Increase threatens job market for teens
On Jan. 1, 2011 Washington’s minimum wage will increase for the 10th time in 11 years [“Washington state minimum wage to increase to $8.67,” News, Oct. 15].
At $8.67, it will remain the highest state minimum wage in the country. With Washington teen unemployment already averaging 33.5 percent, it’s going to be even harder to find an entry-level job.
Washington’s minimum wage is indexed to inflation, which means the cost to hire and train entry-level employees like teens rises almost every year. For labor-intensive businesses with low profit margins, like restaurants and grocery stores, even a seemingly small increase in labor costs can trigger unintended consequences. As customers continue to demand low prices, employers respond by cutting staff hours or positions and — over time — are forced to turn to more cost-effective alternatives like automation and self-service.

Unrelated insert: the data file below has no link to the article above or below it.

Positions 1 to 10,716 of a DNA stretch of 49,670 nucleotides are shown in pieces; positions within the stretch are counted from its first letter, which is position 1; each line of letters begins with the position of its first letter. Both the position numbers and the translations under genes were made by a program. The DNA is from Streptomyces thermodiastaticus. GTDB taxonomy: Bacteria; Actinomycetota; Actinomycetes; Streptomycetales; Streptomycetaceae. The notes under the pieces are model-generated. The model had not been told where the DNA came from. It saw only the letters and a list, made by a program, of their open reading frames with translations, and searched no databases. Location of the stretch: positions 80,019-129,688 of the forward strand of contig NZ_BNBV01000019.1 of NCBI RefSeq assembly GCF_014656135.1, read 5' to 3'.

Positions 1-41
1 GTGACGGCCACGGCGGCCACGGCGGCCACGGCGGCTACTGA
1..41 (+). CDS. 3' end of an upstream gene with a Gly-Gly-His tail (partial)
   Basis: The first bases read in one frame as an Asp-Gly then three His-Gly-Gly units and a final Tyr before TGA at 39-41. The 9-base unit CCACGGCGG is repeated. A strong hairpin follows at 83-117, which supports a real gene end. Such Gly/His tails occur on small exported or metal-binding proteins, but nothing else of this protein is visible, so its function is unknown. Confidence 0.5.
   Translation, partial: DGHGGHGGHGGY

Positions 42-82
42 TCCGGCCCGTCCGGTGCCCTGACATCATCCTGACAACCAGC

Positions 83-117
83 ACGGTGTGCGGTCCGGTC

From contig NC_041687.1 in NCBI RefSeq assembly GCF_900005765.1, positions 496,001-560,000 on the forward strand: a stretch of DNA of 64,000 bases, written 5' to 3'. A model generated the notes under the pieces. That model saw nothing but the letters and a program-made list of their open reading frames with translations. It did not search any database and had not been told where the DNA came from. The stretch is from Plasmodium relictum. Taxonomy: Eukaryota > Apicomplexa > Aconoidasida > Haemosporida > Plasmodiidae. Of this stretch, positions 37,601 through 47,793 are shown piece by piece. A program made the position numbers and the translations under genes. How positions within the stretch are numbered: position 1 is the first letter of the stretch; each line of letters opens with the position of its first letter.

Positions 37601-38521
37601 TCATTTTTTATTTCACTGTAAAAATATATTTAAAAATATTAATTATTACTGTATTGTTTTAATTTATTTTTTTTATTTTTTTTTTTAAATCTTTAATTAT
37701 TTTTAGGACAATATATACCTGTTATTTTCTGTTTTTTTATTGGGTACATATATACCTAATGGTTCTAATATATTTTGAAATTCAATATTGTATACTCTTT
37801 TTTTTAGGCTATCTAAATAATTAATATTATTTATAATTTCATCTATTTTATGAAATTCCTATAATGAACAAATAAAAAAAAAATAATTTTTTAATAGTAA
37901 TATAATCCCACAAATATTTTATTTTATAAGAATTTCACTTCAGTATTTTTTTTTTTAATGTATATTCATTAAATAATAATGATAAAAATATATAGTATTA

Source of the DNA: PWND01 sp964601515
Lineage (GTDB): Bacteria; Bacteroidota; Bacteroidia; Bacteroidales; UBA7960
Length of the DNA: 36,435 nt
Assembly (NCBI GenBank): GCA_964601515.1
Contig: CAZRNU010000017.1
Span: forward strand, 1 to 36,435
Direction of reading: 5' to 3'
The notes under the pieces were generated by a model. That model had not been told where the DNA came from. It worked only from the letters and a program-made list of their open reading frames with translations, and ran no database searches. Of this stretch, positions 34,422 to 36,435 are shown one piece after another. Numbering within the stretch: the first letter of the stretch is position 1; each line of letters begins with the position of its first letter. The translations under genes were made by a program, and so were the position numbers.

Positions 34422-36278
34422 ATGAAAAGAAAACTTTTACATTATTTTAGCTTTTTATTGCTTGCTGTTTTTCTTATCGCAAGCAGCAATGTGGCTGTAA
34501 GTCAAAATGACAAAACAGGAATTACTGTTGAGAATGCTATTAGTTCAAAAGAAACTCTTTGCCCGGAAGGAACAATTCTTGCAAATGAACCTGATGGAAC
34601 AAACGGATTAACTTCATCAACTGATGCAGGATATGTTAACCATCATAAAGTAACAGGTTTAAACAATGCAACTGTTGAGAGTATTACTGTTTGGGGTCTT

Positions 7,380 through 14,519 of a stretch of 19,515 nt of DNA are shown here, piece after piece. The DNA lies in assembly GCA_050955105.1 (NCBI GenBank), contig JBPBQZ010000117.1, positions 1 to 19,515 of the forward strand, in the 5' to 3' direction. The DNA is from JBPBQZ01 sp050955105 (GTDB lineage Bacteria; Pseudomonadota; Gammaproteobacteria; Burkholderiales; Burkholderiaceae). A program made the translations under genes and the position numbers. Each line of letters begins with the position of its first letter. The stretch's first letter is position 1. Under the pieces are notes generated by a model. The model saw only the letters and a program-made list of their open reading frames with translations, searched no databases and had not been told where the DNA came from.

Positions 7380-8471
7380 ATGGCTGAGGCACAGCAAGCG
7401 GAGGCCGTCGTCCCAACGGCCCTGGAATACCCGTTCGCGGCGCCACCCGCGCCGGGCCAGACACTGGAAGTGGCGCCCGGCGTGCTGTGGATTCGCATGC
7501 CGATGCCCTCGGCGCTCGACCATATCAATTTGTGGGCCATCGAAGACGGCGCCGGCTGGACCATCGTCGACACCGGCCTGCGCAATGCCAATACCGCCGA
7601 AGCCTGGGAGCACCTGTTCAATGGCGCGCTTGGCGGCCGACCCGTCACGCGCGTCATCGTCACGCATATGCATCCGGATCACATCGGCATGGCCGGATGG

The consequences for teens following the 40 percent increase in the federal minimum wage are a cautionary tale for Washington policymakers. New research from economists at Miami University and Trinity University holds that federal wage hike between July 2007 and July 2009 responsible for over 114,000 fewer teen jobs nationwide — even accounting for the effects of the recession.
— Michael Saltsman, research fellow, Employment Policies Institute, Washington, D.C.